I am glad you are not done with those oak leaves! I love their sound. And, there's something primeval about the glitter of that crow bead-eye. Wise and maybe even a little mischievous, too.
Here's mine. Another tanka.a stone has fallenfrom it’s place in the wallmy fatherhow doesone restore what’s been lost?
Wow .. love that evocation via questioning, of the gap in what is lost and what might be found ...
I'll add a wow, too. That line, "my father" -- is he the stone that's fallen, or the one to whom you're addressing the question...or both?
Thanks Kevin and Mary Lee. I'm trying to write some tanka and that line was to be the "hinge" that might work with either the upper strophe (is that what it's called?) and the lower one.The backstory is that I'm feeling the passing of the generations these days. What once seemed solid, crumbles with time. Poetry is a great way to think through this stuff, though, 'cause the words need to be just so. I "find myself" through words sometimes, so getting the right ones helps me understand. Does this ever happen to you?
I love this conversation between the three of you based on Steve's thoughtful poem that left me wondering about the father. Tipping point - a stone has fallen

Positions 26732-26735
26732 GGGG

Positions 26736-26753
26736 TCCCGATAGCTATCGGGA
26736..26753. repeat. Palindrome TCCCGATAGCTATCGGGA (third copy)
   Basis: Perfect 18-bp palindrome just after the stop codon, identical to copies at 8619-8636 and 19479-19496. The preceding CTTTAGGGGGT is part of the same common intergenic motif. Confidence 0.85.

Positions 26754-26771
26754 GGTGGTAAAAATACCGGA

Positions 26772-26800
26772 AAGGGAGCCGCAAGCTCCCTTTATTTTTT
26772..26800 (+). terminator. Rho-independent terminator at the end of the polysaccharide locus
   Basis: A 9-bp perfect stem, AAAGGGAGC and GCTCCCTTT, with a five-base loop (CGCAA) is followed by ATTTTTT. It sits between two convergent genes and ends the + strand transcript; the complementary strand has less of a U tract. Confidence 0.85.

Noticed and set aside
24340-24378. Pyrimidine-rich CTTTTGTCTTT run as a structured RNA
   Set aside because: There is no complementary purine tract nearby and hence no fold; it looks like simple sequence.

Crank copper cylinderButtery trees and flowersMagically emerge. (c) Carol Wilcox, 2015
The beauty of nature and the evolution of the season is seen in your poem, Carol.
Yum, Carol! I've heard of those machines that crank out the butter cookies, but I've never used one. Is this what you were thinking? I'm imagining a happy sound as the crank goes round and round.
Mary Lee- Not sure why, but I always think of crows as males. I love the idea of a female standing up to her knees. And the bead eye. Steve- The imagery in this poem just kind of takes my breath away, again. The image of the stone, followed by my father and then that huge life question.
Mary Lee, your last line makes me wonder what the crow is thinking with his bead eye watchful glare.